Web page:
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Sanctuary

Custom jQuery Tabs

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Sanctuary    291

Here's a tutorial on how to create some jQuery tabs for your website.
This tutorial assumes that you already have an HTML file ready to edit and have basic HTML knowledge, so I won't bother with those things.
Note: You will need jQuery for this code to work. If you don't already have jQuery installed, add inside your <head> tag.
 

<script type="text/javascript" src="http://code.jquery.com/jquery-latest.min.js"></script>

Let's begin with the HTML.

<div class="tabs_wrap">
	<ul>
		<li class="active"><a href="#">Tab 1</a></li>
		<li><a href="#">Tab 2</a></li>
		<li><a href="#">Tab 3</a></li>
	</ul>
	<div class="tabs_content">
		<div>
			Tab content #1.
		</div>
		<div>
			Tab content #2.
		</div>
		<div>
			Tab content #3.
		</div>
	</div>
</div>

I'll be using 3 tabs for this tutorial.

Right now, this is what it looks like:

37414632996013def.png

Let's go ahead and style that with some CSS.
You'll want something along these lines:

.tabs_wrap > ul { margin-bottom: 5px; }
.tabs_wrap > ul > li {
	display: inline-block;
	text-align: center;
	background-color: #2C93FA;
	border-radius: 3px;
}

.tabs_wrap > ul > li.active a { background-color: rgba(0, 0, 0, 0.25); }
.tabs_wrap > ul > li a {
	color: #fff;
	display: block;
	padding: 5px 8px;
}

.tabs_wrap .tabs_content > div:not(:first-child) { display: none; }

Here's what it looks like with the CSS applied:

37414633005762d44.png

A pretty simple layout. If you have some CSS knowledge, you can of course tweak it to your liking.
While it looks pretty and whatnot right now, it's not complete - it still doesn't actually work!
To make it fully functional, we'll need to apply our jQuery.

For the sake of time, I'll be leaving comments inside the code itself instead of explaining it step-by-step.
Here's the jQuery we're gonna be using:

$(document).ready(function() {

	// When we click a tab...
	$(".tabs_wrap > ul > li > a").click(function(e) {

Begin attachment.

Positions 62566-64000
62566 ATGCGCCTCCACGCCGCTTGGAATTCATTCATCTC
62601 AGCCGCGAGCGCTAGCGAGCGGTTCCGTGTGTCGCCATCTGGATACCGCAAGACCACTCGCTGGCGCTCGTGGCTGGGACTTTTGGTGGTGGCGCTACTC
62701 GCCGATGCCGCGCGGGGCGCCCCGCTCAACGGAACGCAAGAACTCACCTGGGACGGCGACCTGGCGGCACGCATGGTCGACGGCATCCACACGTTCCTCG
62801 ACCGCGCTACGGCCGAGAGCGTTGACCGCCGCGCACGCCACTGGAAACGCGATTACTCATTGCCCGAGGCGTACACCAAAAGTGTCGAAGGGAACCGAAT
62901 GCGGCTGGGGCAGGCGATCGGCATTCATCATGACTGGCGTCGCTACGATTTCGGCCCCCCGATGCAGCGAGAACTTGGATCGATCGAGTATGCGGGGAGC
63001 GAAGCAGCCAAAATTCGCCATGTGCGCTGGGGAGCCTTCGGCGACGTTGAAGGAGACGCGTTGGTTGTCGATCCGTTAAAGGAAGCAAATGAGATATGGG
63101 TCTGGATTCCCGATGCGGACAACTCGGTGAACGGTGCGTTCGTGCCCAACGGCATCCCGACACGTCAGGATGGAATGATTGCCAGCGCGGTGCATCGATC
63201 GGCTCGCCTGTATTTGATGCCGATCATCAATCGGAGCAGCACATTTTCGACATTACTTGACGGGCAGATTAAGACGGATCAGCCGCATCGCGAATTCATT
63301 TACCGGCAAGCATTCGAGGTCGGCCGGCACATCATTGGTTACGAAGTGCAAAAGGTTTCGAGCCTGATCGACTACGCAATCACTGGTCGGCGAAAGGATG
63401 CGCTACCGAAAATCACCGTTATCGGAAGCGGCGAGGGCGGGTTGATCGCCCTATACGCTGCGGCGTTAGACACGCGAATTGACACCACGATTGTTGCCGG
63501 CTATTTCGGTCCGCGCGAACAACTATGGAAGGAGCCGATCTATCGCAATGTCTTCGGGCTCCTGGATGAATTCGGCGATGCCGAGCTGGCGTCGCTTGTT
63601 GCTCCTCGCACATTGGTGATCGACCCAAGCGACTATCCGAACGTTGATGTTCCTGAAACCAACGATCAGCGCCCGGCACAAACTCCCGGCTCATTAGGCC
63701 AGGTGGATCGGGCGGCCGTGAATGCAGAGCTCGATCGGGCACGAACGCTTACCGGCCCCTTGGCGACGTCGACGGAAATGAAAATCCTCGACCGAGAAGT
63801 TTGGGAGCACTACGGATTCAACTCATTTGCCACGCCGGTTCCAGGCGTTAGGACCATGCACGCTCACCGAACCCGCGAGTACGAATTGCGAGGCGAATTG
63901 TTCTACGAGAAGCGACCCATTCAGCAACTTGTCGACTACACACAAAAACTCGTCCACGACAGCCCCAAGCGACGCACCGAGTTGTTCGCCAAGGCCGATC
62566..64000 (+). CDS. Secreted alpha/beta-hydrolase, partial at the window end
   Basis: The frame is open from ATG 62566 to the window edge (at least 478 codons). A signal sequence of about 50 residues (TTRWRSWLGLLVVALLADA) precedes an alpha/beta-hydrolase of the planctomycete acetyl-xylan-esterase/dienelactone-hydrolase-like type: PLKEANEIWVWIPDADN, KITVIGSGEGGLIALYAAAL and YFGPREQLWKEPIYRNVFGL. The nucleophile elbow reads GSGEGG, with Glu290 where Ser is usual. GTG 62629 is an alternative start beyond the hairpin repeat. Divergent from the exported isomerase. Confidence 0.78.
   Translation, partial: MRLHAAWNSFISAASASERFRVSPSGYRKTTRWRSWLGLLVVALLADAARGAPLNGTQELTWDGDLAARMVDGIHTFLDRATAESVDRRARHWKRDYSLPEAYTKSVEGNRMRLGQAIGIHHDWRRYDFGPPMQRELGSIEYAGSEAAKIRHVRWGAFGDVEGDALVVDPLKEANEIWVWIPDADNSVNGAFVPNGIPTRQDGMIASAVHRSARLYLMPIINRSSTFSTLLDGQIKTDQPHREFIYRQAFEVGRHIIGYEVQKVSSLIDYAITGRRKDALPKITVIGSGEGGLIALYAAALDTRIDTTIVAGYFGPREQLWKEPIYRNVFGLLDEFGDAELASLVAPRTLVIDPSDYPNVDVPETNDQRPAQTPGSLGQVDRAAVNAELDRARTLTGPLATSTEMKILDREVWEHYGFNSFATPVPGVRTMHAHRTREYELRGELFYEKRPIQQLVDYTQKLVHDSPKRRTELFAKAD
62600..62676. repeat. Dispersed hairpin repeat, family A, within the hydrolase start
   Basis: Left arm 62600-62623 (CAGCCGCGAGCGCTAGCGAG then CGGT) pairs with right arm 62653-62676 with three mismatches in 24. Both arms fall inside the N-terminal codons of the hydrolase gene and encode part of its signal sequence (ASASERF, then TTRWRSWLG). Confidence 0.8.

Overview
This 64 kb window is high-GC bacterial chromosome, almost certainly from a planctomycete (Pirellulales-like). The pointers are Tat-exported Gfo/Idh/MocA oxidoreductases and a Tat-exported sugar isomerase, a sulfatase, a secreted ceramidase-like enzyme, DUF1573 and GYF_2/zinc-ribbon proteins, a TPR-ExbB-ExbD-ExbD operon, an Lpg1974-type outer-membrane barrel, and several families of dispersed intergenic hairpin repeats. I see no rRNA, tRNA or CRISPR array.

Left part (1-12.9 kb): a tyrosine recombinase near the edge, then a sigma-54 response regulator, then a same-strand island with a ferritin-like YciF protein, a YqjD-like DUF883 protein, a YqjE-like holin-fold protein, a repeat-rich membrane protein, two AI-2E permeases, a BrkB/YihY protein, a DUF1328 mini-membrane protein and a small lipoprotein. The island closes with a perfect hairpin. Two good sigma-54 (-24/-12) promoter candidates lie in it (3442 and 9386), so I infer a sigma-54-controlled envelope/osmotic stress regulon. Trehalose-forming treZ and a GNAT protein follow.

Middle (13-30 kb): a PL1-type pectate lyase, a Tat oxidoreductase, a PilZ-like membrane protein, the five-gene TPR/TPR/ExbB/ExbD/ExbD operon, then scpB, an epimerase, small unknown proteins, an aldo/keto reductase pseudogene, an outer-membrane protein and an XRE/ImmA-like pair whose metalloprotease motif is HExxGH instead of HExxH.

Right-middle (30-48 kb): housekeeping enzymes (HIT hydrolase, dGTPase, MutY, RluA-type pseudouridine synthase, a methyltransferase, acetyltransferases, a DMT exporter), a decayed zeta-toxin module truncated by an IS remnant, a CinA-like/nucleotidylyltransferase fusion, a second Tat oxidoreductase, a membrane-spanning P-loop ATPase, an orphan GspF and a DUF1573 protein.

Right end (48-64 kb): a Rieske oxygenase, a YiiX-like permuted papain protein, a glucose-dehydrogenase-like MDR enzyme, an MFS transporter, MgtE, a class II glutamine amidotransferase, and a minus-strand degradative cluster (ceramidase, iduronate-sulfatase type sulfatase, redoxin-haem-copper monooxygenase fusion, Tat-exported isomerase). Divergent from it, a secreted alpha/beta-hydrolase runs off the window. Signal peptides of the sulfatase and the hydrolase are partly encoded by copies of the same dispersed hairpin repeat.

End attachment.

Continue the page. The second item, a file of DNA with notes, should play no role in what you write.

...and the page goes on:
// Since the <a> tag has a "#" as the href
		// We want to prevent it from taking us to the top of the screen
		e.preventDefault();

		// If this tab is the currently active one, don't continue the code
		if ($(this).parent().hasClass("active")) { return; }

		// Grab the index of the current tab
		var tab_index = $(this).parent().index();

		// Find the current active tab and remove the "active" class from it
		$(this).closest(".tabs_wrap").find("li.active").removeClass();

		// Add the "active" class to the tab we clicked
		$(this).parent().addClass("active");

		// Inside the .tabs_content div, find the visible <div> and make it fade out
		$(this).closest(".tabs_wrap").find(".tabs_content > div:visible").stop().fadeOut(250, function() {
			// As soon as the previously visible <div> is done fading out
			// Find the <div> we wanted to show and fade it in
			$(this).closest(".tabs_wrap").find(".tabs_content > div").eq(tab_index).stop().fadeIn(250);
		});
	});

});

And then you're done!
Here's what the final product will look like:

374146330088827cb.png

It looks about the same as the screenshot after applying the CSS, but it is now fully functional and can be clicked around with no problem. :)
You can also use this multiple times on a single page. Enjoy!

Code and tutorial by Sanctuary.

Edited by Sanctuary
Updated with better code.

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Xing    15
12 hours ago, Sanctuary said:

If set up correctly, it could, yep. :)

Hahah yes I did using blocks.

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Sanctuary    291

Update - I've updated the OP with better code! The previous one was a bit ehh, but this version should be much better (it's also 6 lines shorter). You can also now use it multiple times on a single page! :D Here's an example screenshot:

3741476037962bb3b.png

I also swapped out the sliding effect with a fade effect, since a sliding effect on larger <div>'s may not work as well, but you can adjust that yourselves, if you wish.

@Xing - In case you're interested. :P

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